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In St. Peter’s Field in Manchester, England, in 1819, an assembly of protesters urging parliamentary reform and workers’ rights was set upon by the British cavalry, who killed 18 and wounded nearly 1,000. The massacre, which came to be called Peterloo, can be seen as a foundational milestone of class struggle not just in England but all of Europe.
According to reports, the great British filmmaker Mike Leigh has long sought to make a film about the events leading up to the massacre, and the massacre itself. I wish the long-gestating dream had resulted in a better film. I don’t want to read too much into things that I only know second or third hand, but in a sense “Peterloo” shows the pitfalls of the dream project.
In 1819, the theories that went on to animate class struggle and radically change the world were in an inchoate state. Friedrich Engels was not even born yet, and Karl Marx was just a baby. So “Peterloo” takes a special interest in two factors; the pre-Industrial-Revolution conditions for workers that enraged the laborers and moved the thinkers of the higher classes, and the organization of protest, which necessarily had a hand in raising the consciousness of the oppressed classes.
Leigh’s ambition, then, is to forge an epic about the powerless rather than the powerful. It chronicles the efforts of journalists, working men, and factions of the enlightened upper class to campaign for living wages and representation in the North of England, where industrialization was coming into its own and creating, among other things, new ways to exploit and alienate human labor.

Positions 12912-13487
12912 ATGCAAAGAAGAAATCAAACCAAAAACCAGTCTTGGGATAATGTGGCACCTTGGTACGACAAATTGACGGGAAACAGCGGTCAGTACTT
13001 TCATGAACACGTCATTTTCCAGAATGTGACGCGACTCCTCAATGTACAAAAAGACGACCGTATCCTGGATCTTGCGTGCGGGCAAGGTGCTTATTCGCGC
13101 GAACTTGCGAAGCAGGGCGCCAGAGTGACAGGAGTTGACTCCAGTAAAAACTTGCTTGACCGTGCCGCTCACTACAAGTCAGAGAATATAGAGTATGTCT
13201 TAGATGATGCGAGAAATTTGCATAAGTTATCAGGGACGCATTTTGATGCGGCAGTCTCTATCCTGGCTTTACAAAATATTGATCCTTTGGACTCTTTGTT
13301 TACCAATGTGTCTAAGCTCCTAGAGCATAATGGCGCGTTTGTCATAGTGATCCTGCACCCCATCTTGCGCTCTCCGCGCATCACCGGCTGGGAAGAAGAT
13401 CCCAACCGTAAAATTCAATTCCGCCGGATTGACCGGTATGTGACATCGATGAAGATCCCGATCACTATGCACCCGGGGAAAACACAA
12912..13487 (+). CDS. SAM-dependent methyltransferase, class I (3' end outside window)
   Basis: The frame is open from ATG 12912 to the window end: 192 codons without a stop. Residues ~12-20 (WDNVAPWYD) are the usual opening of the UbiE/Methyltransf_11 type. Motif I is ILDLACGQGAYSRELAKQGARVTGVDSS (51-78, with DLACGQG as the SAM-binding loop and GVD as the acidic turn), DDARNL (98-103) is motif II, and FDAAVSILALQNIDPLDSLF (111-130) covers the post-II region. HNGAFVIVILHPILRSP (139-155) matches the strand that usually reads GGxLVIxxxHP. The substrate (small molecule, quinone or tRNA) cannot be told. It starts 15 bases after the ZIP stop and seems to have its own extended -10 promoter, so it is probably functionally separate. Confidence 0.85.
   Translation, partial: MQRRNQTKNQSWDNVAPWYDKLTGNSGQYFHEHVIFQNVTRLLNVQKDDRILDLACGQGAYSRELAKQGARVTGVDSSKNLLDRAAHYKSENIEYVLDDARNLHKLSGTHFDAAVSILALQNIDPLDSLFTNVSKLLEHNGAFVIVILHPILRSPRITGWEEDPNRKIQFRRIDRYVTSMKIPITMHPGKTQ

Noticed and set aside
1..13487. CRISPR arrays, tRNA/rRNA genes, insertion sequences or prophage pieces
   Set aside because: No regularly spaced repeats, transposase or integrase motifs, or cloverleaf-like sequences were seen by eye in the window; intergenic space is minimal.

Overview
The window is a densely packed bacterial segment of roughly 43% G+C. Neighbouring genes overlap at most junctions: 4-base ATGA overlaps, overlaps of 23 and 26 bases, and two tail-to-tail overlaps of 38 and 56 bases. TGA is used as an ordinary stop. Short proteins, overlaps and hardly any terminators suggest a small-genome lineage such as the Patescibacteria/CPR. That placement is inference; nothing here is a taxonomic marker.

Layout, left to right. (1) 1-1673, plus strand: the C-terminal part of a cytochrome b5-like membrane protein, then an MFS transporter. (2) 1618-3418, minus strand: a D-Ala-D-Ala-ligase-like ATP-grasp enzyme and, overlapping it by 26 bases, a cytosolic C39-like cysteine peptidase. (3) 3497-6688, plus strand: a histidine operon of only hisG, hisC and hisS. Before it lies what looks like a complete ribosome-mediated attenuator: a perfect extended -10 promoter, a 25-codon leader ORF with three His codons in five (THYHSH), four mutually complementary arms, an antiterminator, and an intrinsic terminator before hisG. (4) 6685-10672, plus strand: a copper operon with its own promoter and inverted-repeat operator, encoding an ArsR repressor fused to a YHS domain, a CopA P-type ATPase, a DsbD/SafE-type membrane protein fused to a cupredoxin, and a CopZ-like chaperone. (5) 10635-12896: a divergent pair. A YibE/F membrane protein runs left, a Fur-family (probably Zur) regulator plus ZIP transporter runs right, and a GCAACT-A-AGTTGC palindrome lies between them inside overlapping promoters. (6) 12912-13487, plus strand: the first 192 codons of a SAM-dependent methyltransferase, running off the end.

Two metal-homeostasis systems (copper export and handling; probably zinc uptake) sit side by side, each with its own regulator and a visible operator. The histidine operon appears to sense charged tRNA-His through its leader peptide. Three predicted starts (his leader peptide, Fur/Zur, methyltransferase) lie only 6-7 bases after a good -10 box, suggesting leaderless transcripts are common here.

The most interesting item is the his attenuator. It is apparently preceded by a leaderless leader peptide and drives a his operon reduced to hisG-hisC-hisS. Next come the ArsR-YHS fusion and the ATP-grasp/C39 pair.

But his efforts to chronicle and truthfully represent the evolution of thought in this time leads him to pack his dialogue with grandstanding, on-the-nose clichés. Howard Hawks once famously explained his problem with making his ancient-era epic “Land of the Pharaohs” credible with the observation that he and screenwriter William Faulkner “didn’t know how a Pharaoh talked.” Leigh has plenty of documentation about how the people in this story thought, and wrote, and he fills their mouths with ideas and indignations. But there’s little convincing sense of how conversation in 1819 went on. This may not be the result of Leigh’s not knowing better as it is his determination to cover all the ground he feels he needs to.
Leigh’s passion for the material seems to have led him to approach it from an angle more pedagogic than artistic. But things don’t improve when he lets loose a little. The evil magistrates of the region who conspire against the protesters are portrayed, along with a couple of British royals, with a cartoonish disdain that feels very Ken Russell. When these baddies suspend habeas corpus, there’s an earnest discussion of the term itself in a newspaper office, with editors furrowing their brows over how to explain the term to an uneducated readership. One suspects Leigh might have had similar concerns, but his way of addressing them come off as, yes, condescending.
The approach also leads to a directorial inertia that can be downright bizarre. Too frequently Leigh stages his exchanges with his characters facing each other, standing stock still, and declaiming, as in poorly-directed theater. In a period piece such as “Topsy-Turvy,” Leigh’s 1999 account of a Gilbert and Sullivan production, the camera and the characters were almost always on the move, contributing to the dynamism of a story of turbulent creation. “Peterloo,” by contrast, often seems, in the words of a colleague with whom I saw it, “dead on its feet.”
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